... shall never cost you any more," she would say, complacently; and revert to that question of absorbing interest, her trousseau, an extremely handsome one, provided liberally by Mr. Ascott. Sorely had this arrangement jarred upon the pride of the Leaf family; yet it was inevitable. But no personal favors would the other two sisters have accepted from Mr. Ascott, even had he offered them—which ...
— Mistress and Maid • Dinah Craik (aka: Miss Mulock)

... few days before the wedding she gives a dinner to the bridesmaids and maid of honor, who take this opportunity to examine the trousseau. The ushers, best man, and groom may come after the dinner to attend the wedding rehearsal. These rehearsals should be gone through carefully, and if they can be held at the church so much the better. Each person should be instructed by note as ...
— The Book of Good Manners • W. C. Green

... brilliant speech, he was in a sufficiently flourishing condition to offer the young lady a suitable home. In anticipation of the happy event, he engaged and furnished a suit of apartments in the Rue du Helder; and as it was necessary that the bride should come to Paris to provide her trousseau, it was agreed that the wedding should take place there, instead of at Bellefonds, as had been first projected—an arrangement the more desirable, that a press of business rendered M. de Chaulieu's ...
— The Experiences of a Barrister, and Confessions of an Attorney • Samuel Warren

... (the definition is Major Dick's) and the amiable reader need therefore have no anxieties that starvation threatened this well-meaning family, but, as Lady Isabel frequently said, "what with the Boys, and Judith's trousseau, and the Wedding, and One-Thing-and-Another" (which last is always a big item in the domestic budget) the more common needs of every day had to submit to very drastic condensation, and it was indisputable that the Talbot-Lowry family-coach was ...
— Mount Music • E. Oe. Somerville and Martin Ross

... James De la Pl-che, Esq., and the Lady Angelina ——, daughter of the Right honorable the Earl of B-re-cres. The preparations for this ceremony were complete: we had the pleasure of inspecting the rich trousseau (prepared by Miss Twiddler, of Pall Mall); the magnificent jewels from the establishment of Messrs. Storr and Mortimer; the elegant marriage cake, which, already cut up and portioned, is, alas! not destined to ...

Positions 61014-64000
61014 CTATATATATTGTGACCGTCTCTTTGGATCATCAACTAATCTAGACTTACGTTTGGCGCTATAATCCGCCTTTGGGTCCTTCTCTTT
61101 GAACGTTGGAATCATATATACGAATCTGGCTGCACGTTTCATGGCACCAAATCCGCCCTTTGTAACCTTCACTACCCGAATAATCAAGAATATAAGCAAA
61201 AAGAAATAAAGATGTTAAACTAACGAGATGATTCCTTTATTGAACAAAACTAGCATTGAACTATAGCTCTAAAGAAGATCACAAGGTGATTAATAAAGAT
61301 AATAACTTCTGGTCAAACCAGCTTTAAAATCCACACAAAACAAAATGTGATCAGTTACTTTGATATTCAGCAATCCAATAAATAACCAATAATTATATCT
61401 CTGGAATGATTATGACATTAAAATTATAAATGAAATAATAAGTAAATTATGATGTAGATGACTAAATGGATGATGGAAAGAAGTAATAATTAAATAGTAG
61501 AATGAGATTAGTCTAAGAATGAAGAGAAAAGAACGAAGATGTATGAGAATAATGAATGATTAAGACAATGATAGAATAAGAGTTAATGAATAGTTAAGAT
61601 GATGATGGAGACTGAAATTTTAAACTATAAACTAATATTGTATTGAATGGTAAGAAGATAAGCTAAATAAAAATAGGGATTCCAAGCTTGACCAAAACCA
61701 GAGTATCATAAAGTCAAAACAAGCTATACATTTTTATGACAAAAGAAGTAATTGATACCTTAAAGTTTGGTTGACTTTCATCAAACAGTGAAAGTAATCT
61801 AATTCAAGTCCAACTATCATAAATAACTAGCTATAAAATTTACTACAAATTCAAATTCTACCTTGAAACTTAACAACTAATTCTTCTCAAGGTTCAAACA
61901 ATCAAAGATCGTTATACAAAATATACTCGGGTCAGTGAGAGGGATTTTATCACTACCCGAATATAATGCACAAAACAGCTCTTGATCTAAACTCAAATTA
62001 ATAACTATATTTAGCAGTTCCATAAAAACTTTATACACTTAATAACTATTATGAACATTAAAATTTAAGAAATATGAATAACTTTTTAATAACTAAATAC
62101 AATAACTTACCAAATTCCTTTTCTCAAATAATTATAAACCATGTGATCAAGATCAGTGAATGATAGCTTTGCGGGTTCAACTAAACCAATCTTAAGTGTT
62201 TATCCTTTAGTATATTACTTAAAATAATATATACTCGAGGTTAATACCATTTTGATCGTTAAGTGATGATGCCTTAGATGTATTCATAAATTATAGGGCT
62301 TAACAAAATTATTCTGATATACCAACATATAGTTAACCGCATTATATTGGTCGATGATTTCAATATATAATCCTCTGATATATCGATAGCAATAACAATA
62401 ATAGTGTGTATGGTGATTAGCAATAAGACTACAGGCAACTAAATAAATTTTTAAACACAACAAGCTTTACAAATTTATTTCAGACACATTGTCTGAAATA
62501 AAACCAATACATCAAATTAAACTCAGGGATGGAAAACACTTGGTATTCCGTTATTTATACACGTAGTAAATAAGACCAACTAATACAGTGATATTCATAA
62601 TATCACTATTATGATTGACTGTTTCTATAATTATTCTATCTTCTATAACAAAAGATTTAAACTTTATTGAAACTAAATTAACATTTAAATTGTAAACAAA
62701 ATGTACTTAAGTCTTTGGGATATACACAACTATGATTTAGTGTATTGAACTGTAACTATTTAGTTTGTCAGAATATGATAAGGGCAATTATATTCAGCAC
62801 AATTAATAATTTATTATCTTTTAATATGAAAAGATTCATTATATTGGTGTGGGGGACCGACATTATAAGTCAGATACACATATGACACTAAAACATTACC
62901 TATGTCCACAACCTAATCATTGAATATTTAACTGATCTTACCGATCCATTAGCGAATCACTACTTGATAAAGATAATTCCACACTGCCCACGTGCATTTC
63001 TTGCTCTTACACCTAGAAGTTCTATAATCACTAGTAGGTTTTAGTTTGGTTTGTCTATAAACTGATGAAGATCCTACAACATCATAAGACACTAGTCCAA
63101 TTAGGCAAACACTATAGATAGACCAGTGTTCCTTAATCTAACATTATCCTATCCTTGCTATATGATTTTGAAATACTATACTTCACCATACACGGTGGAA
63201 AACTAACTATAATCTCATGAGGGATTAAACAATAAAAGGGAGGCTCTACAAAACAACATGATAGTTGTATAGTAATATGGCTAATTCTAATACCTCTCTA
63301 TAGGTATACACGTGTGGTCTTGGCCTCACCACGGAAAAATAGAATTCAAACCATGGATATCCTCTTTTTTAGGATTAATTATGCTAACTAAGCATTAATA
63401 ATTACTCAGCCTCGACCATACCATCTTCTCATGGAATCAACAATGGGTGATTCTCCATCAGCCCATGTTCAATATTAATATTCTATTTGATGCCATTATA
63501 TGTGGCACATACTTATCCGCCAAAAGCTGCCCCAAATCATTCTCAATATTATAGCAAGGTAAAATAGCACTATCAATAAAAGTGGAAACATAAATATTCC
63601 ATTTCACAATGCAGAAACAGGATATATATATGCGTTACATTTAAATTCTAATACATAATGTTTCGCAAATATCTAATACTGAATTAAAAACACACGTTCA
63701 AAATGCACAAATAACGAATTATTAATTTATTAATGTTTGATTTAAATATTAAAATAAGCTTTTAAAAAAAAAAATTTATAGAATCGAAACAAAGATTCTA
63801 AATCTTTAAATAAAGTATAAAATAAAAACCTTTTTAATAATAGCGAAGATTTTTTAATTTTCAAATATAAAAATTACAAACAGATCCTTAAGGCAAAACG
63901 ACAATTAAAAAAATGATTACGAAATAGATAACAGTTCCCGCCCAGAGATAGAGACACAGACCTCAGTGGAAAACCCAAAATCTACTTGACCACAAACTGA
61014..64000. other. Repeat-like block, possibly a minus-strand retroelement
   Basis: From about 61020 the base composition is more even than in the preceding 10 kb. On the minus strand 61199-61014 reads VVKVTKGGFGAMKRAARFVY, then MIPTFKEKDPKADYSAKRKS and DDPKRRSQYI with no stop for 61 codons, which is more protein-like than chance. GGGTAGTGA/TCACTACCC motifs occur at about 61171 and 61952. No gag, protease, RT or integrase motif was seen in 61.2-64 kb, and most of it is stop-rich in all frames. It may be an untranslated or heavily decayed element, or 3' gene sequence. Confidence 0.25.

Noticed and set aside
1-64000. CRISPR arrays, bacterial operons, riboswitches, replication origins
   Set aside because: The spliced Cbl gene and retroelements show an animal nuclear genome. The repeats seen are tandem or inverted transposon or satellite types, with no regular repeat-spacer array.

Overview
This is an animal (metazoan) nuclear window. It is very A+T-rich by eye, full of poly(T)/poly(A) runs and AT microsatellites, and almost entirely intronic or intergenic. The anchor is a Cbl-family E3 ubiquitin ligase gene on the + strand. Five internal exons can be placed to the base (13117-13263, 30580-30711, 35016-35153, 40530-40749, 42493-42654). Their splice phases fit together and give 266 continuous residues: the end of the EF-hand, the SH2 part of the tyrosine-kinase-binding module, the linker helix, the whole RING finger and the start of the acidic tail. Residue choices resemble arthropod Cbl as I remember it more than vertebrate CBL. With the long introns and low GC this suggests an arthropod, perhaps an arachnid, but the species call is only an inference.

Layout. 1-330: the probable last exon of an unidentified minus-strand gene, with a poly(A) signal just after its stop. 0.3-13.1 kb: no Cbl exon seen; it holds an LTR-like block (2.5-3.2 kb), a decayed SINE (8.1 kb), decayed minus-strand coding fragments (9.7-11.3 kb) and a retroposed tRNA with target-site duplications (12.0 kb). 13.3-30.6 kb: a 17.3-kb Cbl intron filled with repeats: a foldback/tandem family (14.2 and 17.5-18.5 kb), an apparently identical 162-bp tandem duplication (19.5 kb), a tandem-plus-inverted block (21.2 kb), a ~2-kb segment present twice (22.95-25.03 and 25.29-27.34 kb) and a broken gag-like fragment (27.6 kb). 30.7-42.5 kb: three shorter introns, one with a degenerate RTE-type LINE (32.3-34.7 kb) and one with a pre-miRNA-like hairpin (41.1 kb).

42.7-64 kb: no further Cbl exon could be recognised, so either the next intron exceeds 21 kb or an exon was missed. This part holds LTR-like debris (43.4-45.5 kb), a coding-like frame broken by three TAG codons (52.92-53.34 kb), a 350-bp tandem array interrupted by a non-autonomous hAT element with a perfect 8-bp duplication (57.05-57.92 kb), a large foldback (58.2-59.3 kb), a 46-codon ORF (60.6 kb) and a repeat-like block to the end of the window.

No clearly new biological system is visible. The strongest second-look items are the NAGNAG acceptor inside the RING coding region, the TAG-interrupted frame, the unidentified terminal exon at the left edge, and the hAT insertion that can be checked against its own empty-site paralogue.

— Burlesques • William Makepeace Thackeray

... then, my client naming, And insisting on the day: Picture him excuses framing— Going from her far away; Doubly criminal to do so, For the maid had bought her trousseau! ...
— The Complete Plays of Gilbert and Sullivan - The 14 Gilbert And Sullivan Plays • William Schwenk Gilbert and Arthur Sullivan

... our clothes. I had to go to Naples, but I assured her that the desire of embracing her once more before her marriage would hasten my return to Rome. I promised to take another hundred crowns to her confessor, advising her to spend the money she had won in the lottery on her trousseau. ...
— The Memoires of Casanova, Complete • Jacques Casanova de Seingalt

... now fifteen years of age and was sufficiently grown up to wed, and the next letter, written a week later to Dame Elizabeth, shows us Thomas Betson beginning to set his house in order and getting exceedingly bothered about laying in her trousseau, a business with which Dame Elizabeth had, it seems, entrusted the ...
— Medieval People • Eileen Edna Power

... her brother's speedy accession to the throne of St. Peter: therein lay a supreme triumph, an elevation of her race, which her pride deemed both needful and inevitable; and indeed during Leo XIII's last indisposition she had actually concerned herself about the trousseau which would be needed and which would require to be marked with the ...
— The Three Cities Trilogy, Complete - Lourdes, Rome and Paris • Emile Zola

... Mr. Stanton's love of display and lavish outlay of money, the presents had been enumerated, the trousseau described, the names of the guests published in all the fashionable papers, greatly to Helene's annoyance. She would have preferred a quiet little wedding unattended save by those directly interested in the marriage, but Mr. Stanton wanted ...
— The Music Master - Novelized from the Play • Charles Klein

... him, "I understand how little we've got to spend; but I left New York without a rag, and it was you who made me countermand my trousseau, instead of having it sent after us. I wish now I hadn't listened to you—father'd have had to pay for THAT before he lost his money. As it is, it will be cheaper in the end for me to pick up a few things here. The advantage of going to the French dress-makers ...
— The Custom of the Country • Edith Wharton

... [FN29] [Arab. "Shuwar" trousseau, whence the verb "shawwara binta-hu" he gave a marriage outfit to his daughter. See Dozy Suppl. s. v. and Arnold ...
— Supplemental Nights, Volume 5 • Richard F. Burton

... question, and I think that long engagements are a mistake; and as there is really no reason why they should wait, they are to be married at the end of next month, which gives us only six weeks to get the trousseau. We are going to town at once to see about it, and I think that probably the ceremony will take place there too. It would be such a business at Fraylingay, with all the tenants and everything, and altogether one has to consider expense. But do write ...
— The Heavenly Twins • Madame Sarah Grand

... not mind Lent. Now and then there would be a present, a keepsake for Louisette, and some money for maman. They would plan improvements for the cottage, and Louisette began to do sewing and dainty crochet, which she would hide with a blush if anyone hinted at a trousseau. ...
— The Goodness of St. Rocque and Other Stories • Alice Dunbar